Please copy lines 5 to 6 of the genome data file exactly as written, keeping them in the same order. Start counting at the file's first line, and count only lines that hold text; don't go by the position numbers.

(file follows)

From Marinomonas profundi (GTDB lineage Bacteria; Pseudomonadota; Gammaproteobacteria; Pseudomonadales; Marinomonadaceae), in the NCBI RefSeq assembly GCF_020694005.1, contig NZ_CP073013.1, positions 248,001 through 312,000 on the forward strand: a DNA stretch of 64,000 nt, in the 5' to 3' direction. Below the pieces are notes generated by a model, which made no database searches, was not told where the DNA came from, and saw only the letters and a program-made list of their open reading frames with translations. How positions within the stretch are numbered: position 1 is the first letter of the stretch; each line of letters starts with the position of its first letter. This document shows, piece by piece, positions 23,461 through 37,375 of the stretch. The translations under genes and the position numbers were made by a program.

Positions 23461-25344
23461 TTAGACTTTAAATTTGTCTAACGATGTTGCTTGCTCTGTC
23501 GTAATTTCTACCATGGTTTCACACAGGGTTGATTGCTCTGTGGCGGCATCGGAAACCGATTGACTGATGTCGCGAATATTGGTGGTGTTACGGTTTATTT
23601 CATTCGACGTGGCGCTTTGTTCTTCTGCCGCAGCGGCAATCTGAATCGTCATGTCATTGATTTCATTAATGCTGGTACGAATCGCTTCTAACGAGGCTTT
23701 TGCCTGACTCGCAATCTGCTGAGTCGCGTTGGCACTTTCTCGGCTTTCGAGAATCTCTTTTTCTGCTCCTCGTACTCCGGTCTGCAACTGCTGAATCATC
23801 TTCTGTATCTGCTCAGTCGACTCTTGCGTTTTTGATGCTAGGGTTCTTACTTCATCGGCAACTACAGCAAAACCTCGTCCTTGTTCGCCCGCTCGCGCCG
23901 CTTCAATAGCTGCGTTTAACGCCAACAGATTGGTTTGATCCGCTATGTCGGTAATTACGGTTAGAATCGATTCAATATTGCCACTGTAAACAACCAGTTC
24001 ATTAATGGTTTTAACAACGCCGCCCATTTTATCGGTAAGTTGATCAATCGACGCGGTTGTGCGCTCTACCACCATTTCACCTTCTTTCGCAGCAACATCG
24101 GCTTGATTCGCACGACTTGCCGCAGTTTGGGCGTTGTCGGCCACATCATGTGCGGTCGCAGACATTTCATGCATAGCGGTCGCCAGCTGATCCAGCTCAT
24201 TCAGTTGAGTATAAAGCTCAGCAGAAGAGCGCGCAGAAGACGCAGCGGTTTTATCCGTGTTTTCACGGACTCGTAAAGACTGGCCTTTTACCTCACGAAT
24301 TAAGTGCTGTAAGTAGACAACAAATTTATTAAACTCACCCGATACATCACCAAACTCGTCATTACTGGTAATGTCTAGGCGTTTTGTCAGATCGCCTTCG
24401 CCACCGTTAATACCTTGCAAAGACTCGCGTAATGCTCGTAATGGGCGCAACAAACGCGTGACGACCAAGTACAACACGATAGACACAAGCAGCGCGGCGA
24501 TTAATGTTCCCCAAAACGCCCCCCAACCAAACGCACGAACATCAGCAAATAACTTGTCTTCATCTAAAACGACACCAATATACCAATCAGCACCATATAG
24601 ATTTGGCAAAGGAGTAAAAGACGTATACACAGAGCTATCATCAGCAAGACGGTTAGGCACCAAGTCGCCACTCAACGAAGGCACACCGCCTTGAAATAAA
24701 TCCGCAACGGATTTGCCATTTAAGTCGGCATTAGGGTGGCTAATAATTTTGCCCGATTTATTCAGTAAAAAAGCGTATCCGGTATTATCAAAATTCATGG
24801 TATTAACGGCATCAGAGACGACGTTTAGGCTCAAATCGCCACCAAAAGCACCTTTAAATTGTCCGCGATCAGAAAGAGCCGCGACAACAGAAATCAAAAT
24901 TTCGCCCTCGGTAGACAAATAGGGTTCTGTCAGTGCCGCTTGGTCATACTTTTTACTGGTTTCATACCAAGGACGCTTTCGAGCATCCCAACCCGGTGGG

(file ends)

23601 CATTCGACGTGGCGCTTTGTTCTTCTGCCGCAGCGGCAATCTGAATCGTCATGTCATTGATTTCATTAATGCTGGTACGAATCGCTTCTAACGAGGCTTT
23701 TGCCTGACTCGCAATCTGCTGAGTCGCGTTGGCACTTTCTCGGCTTTCGAGAATCTCTTTTTCTGCTCCTCGTACTCCGGTCTGCAACTGCTGAATCATC